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For most people, the epic, two-week walk across England on Wainwright’s Coast to Coast trail is enough of a challenge in itself. Because of the distances involved each day and the number of walking stages on a complete 190-plus-mile itinerary, there isn’t usually much appetite or time for taking a detour or trying to add more in. That said, the Lake District was recognised as a UNESCO World Heritage Site in 2017 and it’d be a shame not to explore it more fully… We’ve picked the best add-ons to England’s coast to coast; presenting additional fells to climb, lakes to visit and towns to explore so that you can get even more out of your walking holiday and time away.
There are 214 fells throughout the Lake District and Wainwright’s own series of seven beautifully illustrated guides make the perfect starting point for planning a climb or two. Of the fells close to the Coast Coast though, you might consider bagging the following:
This fell might be small (451m) in comparison to some of its more mountainous neighbours but what it lacks in stature it more than makes up for in terms of location, views and accessibility.
Rising above the town of Keswick and pretty Derwent Water, it’s a shapely mountain in miniature. The route to the top is straightforward and the rewards are immense. Enjoy panoramic views of the Lake District’s fells and valleys stretching out around you, making it the perfect introduction to the national park.
Great Gable (899m), so named for the unmistakable silhouette it makes when seen from Wasdale, towers over the lake.
With access from a number of surrounding valleys, it’s a popular fell walk and a firm favourite with Lakeland walkers. The climb is fairly lengthy but uncomplicated and the views from the top certainly reward the effort. To the northwest, there are brilliant views of Ennerdale and surrounding mountains, including Haystacks, High Stile and Red Crag. Turn south and gaze at the Scafells.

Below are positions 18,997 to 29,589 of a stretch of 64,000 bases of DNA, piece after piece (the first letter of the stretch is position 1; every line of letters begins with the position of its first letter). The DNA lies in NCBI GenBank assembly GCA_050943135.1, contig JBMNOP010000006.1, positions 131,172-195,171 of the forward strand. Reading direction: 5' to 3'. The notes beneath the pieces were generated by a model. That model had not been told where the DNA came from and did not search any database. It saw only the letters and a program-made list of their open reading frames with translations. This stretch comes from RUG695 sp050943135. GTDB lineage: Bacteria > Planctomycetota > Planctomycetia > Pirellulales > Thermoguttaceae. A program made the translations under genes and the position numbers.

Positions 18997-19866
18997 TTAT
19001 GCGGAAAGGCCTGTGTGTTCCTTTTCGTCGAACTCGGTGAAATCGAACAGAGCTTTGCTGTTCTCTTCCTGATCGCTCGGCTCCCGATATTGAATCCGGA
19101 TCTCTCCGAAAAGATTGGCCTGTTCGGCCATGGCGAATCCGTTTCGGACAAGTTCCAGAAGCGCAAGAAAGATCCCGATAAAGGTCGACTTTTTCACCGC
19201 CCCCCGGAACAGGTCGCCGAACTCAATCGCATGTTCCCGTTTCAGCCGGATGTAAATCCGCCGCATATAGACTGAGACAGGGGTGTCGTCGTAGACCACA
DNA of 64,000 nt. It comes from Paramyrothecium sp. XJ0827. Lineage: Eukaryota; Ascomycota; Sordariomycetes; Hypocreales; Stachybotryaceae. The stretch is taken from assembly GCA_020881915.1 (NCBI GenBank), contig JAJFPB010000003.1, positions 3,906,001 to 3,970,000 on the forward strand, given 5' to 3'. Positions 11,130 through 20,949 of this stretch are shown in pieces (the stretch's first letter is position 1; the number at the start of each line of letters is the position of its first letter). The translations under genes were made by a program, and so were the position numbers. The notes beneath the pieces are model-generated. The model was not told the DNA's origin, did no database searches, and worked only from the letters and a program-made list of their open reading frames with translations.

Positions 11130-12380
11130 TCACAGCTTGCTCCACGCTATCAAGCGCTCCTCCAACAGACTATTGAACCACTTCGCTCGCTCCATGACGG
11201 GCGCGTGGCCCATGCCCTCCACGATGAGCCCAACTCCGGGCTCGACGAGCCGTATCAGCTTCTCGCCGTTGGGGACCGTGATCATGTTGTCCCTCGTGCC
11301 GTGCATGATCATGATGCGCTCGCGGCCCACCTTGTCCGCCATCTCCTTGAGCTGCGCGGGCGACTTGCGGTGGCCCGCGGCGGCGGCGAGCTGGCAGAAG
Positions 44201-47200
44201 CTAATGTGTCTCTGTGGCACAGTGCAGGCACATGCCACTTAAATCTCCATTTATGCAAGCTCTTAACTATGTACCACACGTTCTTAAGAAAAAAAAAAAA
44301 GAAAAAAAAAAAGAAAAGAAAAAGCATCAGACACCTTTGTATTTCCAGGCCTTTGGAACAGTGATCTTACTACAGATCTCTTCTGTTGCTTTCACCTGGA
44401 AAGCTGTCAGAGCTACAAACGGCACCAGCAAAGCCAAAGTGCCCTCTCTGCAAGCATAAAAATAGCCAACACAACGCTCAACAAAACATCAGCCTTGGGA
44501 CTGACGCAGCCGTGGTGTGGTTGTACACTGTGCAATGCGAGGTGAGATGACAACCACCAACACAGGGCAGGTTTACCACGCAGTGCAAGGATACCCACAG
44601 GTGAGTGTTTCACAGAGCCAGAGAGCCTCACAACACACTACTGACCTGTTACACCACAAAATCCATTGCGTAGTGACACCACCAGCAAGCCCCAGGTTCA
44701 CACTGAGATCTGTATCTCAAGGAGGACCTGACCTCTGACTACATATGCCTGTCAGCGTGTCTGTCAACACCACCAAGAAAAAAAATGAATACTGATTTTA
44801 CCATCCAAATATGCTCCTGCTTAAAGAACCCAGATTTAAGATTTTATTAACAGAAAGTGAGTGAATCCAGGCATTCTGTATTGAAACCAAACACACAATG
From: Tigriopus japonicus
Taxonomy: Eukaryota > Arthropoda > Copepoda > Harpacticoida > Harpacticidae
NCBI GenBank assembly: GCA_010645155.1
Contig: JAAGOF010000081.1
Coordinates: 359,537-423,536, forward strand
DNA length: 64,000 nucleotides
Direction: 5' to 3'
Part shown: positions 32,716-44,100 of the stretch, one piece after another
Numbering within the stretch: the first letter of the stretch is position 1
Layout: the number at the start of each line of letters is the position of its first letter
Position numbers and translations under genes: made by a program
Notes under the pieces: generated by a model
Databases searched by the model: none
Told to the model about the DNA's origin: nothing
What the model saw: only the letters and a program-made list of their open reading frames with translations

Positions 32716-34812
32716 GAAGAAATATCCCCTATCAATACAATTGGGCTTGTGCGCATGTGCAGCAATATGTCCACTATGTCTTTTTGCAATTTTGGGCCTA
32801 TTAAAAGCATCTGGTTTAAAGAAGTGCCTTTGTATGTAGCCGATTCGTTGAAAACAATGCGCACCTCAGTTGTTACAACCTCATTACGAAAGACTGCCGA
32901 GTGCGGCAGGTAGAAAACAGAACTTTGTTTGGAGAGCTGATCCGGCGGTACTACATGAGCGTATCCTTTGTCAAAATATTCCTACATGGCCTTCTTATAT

The third highest mountain in England (950m) has a distinctive shape, its corries and sharp ridges carved by glaciers during the last ice age. Sat just to the north of the official Coast to Coast route, it can be bagged during the walk on an alternative high-level path between Grasmere and Patterdale. Alternatively, climb it from Glenridding on the shores of Ullswater. All the routes to the top require a good degree of fitness and some scrambling. The legendary ridge scrambles on Striding Edge and Swirral Edge will also require some experience, a head for heights and good weather to complete them safely.
Claiming the summit of the highest mountain in England (978m) would be a feather in anyone’s cap. Its association with the Three Peaks Challenge has further boosted its popularity and during summer you’ll find lots of walkers tackling the climb. Wainwright identified six routes for ascending Scafell, none of which should be underestimated. The remote and scenic valley of Wasdale lies just to the west and makes a good starting point for a direct assault. Among the alternatives is a popular route from Borrowdale that is longer but less steep. All take you over the rough and exposed ground until you reach the top where you’ll navigate a boulder field where the paths are barely visible.
Among the fells are the 16 lakes the region takes its name from. Famously there is just one actual lake in the Lake District, Bassenthwaite Lake, with all the others known as meres or waters. Regardless of what you call them though, they make great places to explore and the following are within striking distance of the Coast to Coast path.
Learn more about the 16 lakes of the Lake District here.
Sat magnificently among the northern fells, Buttermere is a relatively small lake, just over a mile in length.